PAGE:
Mix the flours,  and most of the coffee (leave a little to adjust after the autolyse) together in your mixer or by hand until it just starts to come together, maybe about 1 minute.  Let it rest in your work bowl covered for 20-30 minutes.  Next add the salt, starter (cut into about 7-8 pieces), egg, potato filling, yogurt, and onions and mix on low for a minute.  Add the rest of the coffee unless the dough is way too wet.   Mix on low-speed for another 4 minutes.  Remove the dough from your bowl and place it in a lightly oiled bowl or work surface and do several stretch and folds.  Let it rest covered for 10-15 minutes and then do another stretch and fold.  Let it rest another 10-15 minutes and do one additional stretch and fold.  After a total of 2 hours place your covered bowl in the refrigerator and let it rest for 12 to 24 hours.

When you are ready to bake remove the bowl from the refrigerator and let it set out at room temperature still covered for 1.5 to 2 hours.  Remove the dough and shape as desired.  I made about a dozen rolls.  Place your dough into your proofing basket(s)  or on a cookie sheet and cover with a moist tea towel or plastic wrap sprayed with cooking spray.

The dough will take 1.5 to 2 hours depending on your room temperature.  Let the dough dictate when it is read to bake not the clock.

Around 45 minutes before ready to bake, pre-heat your oven to 500 degrees F. and prepare it for steam.  I have a heavy-duty baking pan on the bottom rack of my oven with 1 baking stone on above the pan and one on the top shelf.  I pour 1 cup of boiling water in the pan right after I place the dough in the oven.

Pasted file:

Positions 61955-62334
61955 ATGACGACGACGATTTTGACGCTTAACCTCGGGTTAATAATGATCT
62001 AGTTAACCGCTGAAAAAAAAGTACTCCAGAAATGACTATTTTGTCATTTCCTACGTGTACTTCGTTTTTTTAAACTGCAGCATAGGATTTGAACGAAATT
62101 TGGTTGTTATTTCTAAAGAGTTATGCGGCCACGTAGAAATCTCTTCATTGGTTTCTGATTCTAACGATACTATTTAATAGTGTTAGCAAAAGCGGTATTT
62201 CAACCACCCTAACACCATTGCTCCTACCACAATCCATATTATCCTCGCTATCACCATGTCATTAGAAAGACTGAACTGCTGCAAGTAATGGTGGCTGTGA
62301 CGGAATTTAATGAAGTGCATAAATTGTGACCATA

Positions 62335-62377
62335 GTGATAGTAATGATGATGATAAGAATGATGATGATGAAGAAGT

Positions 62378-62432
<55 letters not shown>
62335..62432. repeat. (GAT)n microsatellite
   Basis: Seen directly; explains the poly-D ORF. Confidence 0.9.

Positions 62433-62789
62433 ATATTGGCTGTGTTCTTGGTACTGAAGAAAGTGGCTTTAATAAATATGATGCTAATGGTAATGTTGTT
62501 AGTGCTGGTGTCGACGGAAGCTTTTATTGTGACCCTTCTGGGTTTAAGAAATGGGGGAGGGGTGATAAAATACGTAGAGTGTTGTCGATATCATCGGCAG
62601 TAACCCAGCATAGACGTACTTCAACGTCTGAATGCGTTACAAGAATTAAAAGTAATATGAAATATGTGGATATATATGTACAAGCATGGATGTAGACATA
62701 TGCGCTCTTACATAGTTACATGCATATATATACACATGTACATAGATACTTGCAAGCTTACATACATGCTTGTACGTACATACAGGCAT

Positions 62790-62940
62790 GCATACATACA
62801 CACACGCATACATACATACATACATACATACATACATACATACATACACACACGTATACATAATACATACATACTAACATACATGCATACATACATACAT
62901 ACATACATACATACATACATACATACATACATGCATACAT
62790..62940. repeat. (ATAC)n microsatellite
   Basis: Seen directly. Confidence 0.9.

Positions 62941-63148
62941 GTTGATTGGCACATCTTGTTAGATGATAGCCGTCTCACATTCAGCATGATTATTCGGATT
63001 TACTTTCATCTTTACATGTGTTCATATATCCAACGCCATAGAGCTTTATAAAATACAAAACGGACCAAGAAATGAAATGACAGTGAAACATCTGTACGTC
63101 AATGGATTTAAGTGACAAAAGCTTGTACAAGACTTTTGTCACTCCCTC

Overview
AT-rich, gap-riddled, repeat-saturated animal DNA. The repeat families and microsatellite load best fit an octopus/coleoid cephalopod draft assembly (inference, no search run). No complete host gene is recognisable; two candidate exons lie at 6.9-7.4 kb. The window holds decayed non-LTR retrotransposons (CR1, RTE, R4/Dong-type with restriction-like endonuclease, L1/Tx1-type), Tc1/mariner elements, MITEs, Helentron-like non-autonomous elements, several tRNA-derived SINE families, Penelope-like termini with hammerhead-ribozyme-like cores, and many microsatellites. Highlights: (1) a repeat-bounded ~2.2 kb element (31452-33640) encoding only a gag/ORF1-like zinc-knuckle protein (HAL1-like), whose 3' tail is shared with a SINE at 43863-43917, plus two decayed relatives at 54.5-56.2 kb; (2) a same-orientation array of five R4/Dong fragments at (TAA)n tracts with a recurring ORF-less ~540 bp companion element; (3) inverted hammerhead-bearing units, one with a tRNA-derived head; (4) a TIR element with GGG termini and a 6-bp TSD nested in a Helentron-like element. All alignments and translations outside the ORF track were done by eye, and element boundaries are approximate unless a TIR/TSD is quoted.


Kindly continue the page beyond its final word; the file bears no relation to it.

Right before you are ready to put them in the oven, brush them with an egg wash and add your favorite toppings.  Next add 1 cup of boiling water to your steam pan or follow your own steam procedure.

After 1 minute lower the temperature to 425 degrees.  Bake for 25 to 30 minutes until the rolls are nice and brown and the internal temperature of the rolls are about 205 degrees.  If desired brush with some milk right after they come out of the oven to make them even softer.

Take the bread out of the oven when done and let it cool on a bakers rack before for at least 2 hours before eating.

This post has been submitted to the Yeast Spotting Site here: http://www.wildyeastblog.com/category/yeastspotting/.

Crumb

Kittybath

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Coffee Lover’s Dream Multi-Grain Sourdough

24 Jan

closeup1      I just returned from a 2 week business trip to China and after refreshing my starters I decided to make a coffee flavored bread that also was rich in multi-grains.  I have had great success using soakers in this style bread in the past so this was no different  I used malted rye berries, spelt kernels, buckwheat groats and soft white wheat berries all soaked in 240 grams of chocolate raspberry truffle flavored coffee.